By examining the four corners of the subject Deed and applying the aforementioned rules of interpretation, the only conclusion that can be interpreted is that the Grantor  (Apuron) intended to transfer a present interest in the subject property. 

We have seen this before from these thieves. For years we were led to believe that RMS was a diocesan seminary for Guam. We were led to believe this because it was called an Archdiocesan Seminary. In reality, the word "Archdiocesan" only meant that it was located in this archdiocese but was in fact training "priests" for service exclusively in the Neocatechumenal Way. Archbishop Apuron so much has admitted this by starting a second seminary (after this scheme was found out) that is supposed to really be a diocesan seminary for Guam.

We also know that Apuron's intention from the beginning was to CONVEY TITLE free and clear, completely to RMS. We know this because the agenda from the finance council meeting of September 7, 2011, clearly says so:
“…in the current Articles and By-laws of the RMS, the Archbishop is a member of the Board, but does not have the same ultimate powers (as Archbishop of Agana). He is just one of six votes. This situation, should the Archdiocese transfer the property and building and facilities in Yona to RMS, could appear to make the transfer an alienation of property because the Archbishop relinquishes ultimate control of the asset. In order to keep it an Archdiocesan asset, Ed (Terlaje, Legal Counsel) has recommended that the RMS Articles and By-laws would need to be amended to allow the Archbishop ultimate control of RMS and its assets. However, after several meetings, the RMS incorporators are hesitant to do so, but have asked that the assets be deeded to RMS without modification.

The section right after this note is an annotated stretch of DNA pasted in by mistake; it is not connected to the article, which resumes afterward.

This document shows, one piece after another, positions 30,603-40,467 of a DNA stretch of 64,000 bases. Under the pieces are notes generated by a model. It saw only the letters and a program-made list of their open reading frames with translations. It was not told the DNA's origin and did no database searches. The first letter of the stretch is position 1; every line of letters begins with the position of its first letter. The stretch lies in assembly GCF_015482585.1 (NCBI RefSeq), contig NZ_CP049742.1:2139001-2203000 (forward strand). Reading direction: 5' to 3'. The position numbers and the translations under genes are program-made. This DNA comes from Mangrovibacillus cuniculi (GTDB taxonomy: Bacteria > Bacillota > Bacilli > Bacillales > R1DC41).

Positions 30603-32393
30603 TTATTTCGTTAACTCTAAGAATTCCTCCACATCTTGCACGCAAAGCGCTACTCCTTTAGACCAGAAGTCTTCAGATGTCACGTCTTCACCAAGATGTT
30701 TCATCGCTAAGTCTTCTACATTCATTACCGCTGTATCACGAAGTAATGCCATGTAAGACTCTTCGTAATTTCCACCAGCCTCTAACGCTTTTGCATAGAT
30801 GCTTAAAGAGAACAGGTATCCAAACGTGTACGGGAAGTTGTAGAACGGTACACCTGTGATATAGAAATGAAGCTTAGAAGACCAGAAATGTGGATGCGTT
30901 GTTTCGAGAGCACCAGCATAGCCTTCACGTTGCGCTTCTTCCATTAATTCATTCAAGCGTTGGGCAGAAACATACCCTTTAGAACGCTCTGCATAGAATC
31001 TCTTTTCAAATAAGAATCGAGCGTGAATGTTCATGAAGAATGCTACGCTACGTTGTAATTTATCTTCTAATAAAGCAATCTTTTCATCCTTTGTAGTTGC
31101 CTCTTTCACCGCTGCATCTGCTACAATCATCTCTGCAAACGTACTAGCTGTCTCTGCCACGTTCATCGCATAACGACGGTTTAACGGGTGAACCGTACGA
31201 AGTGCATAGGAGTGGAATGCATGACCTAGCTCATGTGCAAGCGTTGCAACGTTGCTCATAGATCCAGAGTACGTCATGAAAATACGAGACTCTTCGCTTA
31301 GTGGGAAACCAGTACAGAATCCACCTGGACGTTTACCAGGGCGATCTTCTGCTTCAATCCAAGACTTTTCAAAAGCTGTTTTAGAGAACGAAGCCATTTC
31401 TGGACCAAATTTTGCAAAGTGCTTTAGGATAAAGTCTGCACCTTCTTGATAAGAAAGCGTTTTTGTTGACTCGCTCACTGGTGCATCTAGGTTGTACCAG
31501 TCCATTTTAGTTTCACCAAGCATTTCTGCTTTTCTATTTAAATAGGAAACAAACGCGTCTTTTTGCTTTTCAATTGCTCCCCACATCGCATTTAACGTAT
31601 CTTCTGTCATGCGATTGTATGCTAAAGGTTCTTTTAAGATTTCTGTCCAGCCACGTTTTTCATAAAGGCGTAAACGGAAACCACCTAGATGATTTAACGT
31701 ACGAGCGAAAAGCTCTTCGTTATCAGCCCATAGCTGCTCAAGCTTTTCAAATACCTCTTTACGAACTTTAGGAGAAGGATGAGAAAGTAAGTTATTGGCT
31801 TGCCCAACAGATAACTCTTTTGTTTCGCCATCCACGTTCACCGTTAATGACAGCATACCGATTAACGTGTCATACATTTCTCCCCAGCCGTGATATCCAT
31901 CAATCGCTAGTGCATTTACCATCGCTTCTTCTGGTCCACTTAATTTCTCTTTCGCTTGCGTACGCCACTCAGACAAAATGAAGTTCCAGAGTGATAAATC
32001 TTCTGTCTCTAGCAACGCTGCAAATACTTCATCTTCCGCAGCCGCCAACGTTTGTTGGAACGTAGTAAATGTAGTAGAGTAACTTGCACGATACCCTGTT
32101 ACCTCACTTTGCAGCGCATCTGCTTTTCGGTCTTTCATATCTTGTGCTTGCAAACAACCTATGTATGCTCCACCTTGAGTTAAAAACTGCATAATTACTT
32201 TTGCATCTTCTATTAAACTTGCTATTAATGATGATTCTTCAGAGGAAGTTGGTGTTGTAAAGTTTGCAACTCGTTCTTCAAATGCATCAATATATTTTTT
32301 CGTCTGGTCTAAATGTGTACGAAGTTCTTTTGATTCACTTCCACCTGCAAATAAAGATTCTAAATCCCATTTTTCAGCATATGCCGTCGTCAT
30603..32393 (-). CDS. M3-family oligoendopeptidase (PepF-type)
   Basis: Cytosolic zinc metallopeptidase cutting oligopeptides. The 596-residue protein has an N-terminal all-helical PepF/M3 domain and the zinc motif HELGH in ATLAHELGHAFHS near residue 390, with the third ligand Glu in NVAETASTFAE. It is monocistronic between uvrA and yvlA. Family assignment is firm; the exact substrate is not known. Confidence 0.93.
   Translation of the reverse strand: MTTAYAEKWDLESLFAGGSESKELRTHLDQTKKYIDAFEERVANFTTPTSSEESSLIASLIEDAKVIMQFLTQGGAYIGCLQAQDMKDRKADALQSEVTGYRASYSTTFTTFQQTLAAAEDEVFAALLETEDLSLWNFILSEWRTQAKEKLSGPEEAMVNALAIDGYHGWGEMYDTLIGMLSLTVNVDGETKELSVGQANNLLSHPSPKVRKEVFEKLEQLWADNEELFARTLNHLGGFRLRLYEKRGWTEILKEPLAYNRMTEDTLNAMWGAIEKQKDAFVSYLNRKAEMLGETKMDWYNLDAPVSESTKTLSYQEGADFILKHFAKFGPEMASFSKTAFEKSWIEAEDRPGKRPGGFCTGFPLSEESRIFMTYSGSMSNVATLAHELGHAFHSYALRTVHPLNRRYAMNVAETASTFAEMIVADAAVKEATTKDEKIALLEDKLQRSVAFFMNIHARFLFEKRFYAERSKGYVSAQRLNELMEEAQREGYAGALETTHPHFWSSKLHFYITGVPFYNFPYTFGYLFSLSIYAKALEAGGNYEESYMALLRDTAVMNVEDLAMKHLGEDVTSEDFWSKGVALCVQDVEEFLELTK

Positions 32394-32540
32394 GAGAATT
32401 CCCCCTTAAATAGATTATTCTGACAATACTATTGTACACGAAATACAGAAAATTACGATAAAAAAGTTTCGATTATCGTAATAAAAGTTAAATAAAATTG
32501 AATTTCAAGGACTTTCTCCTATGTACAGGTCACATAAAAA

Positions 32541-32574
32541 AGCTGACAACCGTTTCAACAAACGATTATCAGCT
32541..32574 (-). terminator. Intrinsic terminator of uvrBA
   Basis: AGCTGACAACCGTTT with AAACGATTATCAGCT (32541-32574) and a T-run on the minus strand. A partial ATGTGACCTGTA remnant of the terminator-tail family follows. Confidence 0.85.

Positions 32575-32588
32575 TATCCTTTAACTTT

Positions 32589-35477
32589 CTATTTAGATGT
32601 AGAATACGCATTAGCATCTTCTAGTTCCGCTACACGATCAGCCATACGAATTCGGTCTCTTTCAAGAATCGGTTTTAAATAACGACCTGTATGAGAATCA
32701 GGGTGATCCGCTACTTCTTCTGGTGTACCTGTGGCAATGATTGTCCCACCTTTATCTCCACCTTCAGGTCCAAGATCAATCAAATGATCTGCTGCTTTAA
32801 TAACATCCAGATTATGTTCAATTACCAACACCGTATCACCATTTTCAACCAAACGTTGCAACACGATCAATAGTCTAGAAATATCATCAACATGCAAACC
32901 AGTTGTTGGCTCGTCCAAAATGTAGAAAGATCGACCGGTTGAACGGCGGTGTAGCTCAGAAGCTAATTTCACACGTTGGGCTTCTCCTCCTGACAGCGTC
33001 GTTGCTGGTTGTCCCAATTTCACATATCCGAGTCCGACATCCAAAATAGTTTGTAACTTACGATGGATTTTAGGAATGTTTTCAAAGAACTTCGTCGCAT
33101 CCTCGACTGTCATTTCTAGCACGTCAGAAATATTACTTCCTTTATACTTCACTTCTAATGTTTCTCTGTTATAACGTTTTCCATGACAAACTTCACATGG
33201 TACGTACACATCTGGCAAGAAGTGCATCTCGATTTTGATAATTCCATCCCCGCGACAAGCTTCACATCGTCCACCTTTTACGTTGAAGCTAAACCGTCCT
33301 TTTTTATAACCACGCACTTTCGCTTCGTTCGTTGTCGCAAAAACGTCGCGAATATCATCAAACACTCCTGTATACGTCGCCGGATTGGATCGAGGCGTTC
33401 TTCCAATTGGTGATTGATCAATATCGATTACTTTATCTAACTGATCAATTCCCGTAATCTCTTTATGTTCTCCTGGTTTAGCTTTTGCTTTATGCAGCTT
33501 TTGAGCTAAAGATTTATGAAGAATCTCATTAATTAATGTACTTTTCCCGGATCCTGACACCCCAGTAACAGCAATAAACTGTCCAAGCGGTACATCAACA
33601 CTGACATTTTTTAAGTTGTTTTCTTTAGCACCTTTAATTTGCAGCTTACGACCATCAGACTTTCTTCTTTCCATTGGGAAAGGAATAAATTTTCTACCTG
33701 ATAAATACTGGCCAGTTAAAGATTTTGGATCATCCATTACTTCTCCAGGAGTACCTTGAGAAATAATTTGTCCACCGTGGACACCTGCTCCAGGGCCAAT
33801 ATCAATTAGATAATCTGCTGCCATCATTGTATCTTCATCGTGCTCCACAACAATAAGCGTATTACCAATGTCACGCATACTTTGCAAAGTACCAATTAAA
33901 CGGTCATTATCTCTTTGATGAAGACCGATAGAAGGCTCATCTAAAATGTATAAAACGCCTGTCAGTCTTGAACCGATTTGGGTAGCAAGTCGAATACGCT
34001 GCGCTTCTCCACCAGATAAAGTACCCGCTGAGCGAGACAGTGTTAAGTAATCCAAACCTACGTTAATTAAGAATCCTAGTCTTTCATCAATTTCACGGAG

So let's review this step by step:

The Archbishop's own Legal Counsel warned Apuron that the transfer of "the property and building and RMS...could...make the transfer an alienation because the Archbishop relinquishes ultimate control of the asset." 

To remedy this, the Legal Counsel "after several meetings" tried to convince Apuron to amend the RMS Articles and By-laws." But Apuron (the incorporator) refused to do so and insisted that "the assets be deeded to RMS WITHOUT MODIFICATION!"

As we know all too well now, after the finance council refused to okay Apuron's plan to give away the property, Apuron fired the finance council and gave it away anyway, titling the deed in such a way as to stay below the radar but using language that did exactly what he intended to do in the first place: GIVE AWAY THE PROPERTY TO THE NEOCATECHUMENAL WAY. He just didn't expect us to catch him. 

As bad as all this is, the really big lie is the notion that the property was "restricted" for perpetual use as a seminary. 


The deed restricts the use of the property not as a seminary but for "the use of" RMS, a "non-profit corporation." Nowhere does it say that the property has to remain in use AS A seminary!

RMS is a corporation. It can change its corporation documents to do whatever its directors decide it wants the corporation to do, including making it another Domus a la Kiko. 

As the sole incorporator, the only thing the bishop can do is replace the directors, but not before they can actually vote on and enact a corporate change - including SELLING THE PROPERTY. 

By getting the property back into the Corporation Sole that is the Archdiocese of Agana, the CCOG is protecting the property from being sold because the only person who could legally then authorize the sale would be the Archbishop of Agana, Incumbent. As it is now, the directors of RMS can legally sell the property and the bishop would not be able to stop them. 

Yet Jacqueline Taitano Terlaje and her group of jokers want us to believe that it is you and me who want to:
" in on the sale of the Seminary Property (for which a handsome commission would be garnished)."

What better evidence do we need than this SERIOUS ABUSE OF OUR INTELLIGENCE that we need to fund the CCOG and take this to COURT!

We'll see then how Ms. Terlaje's "opinion" holds up.